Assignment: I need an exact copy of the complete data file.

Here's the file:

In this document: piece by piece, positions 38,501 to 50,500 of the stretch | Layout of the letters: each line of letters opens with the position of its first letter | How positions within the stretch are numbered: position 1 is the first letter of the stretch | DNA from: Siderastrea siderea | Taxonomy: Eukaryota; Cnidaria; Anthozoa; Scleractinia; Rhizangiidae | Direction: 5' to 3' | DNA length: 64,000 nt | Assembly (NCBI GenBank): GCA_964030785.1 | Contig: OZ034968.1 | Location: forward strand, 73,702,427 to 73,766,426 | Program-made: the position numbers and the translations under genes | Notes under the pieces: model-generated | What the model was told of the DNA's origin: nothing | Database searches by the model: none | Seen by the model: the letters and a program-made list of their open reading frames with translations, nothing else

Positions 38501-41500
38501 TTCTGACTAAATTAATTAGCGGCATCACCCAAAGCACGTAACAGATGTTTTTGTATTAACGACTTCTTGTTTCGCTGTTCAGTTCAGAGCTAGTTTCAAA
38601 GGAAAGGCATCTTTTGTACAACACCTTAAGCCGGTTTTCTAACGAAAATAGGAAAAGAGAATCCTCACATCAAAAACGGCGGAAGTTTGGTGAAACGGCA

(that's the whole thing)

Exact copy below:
In this document: piece by piece, positions 38,501 to 50,500 of the stretch | Layout of the letters: each line of letters opens with the position of its first letter | How positions within the stretch are numbered: position 1 is the first letter of the stretch | DNA from: Siderastrea siderea | Taxonomy: Eukaryota; Cnidaria; Anthozoa; Scleractinia; Rhizangiidae | Direction: 5' to 3' | DNA length: 64,000 nt | Assembly (NCBI GenBank): GCA_964030785.1 | Contig: OZ034968.1 | Location: forward strand, 73,702,427 to 73,766,426 | Program-made: the position numbers and the translations under genes | Notes under the pieces: model-generated | What the model was told of the DNA's origin: nothing | Database searches by the model: none | Seen by the model: the letters and a program-made list of their open reading frames with translations, nothing else

Positions 38501-41500
38501 TTCTGACTAAATTAATTAGCGGCATCACCCAAAGCACGTAACAGATGTTTTTGTATTAACGACTTCTTGTTTCGCTGTTCAGTTCAGAGCTAGTTTCAAA
38601 GGAAAGGCATCTTTTGTACAACACCTTAAGCCGGTTTTCTAACGAAAATAGGAAAAGAGAATCCTCACATCAAAAACGGCGGAAGTTTGGTGAAACGGCA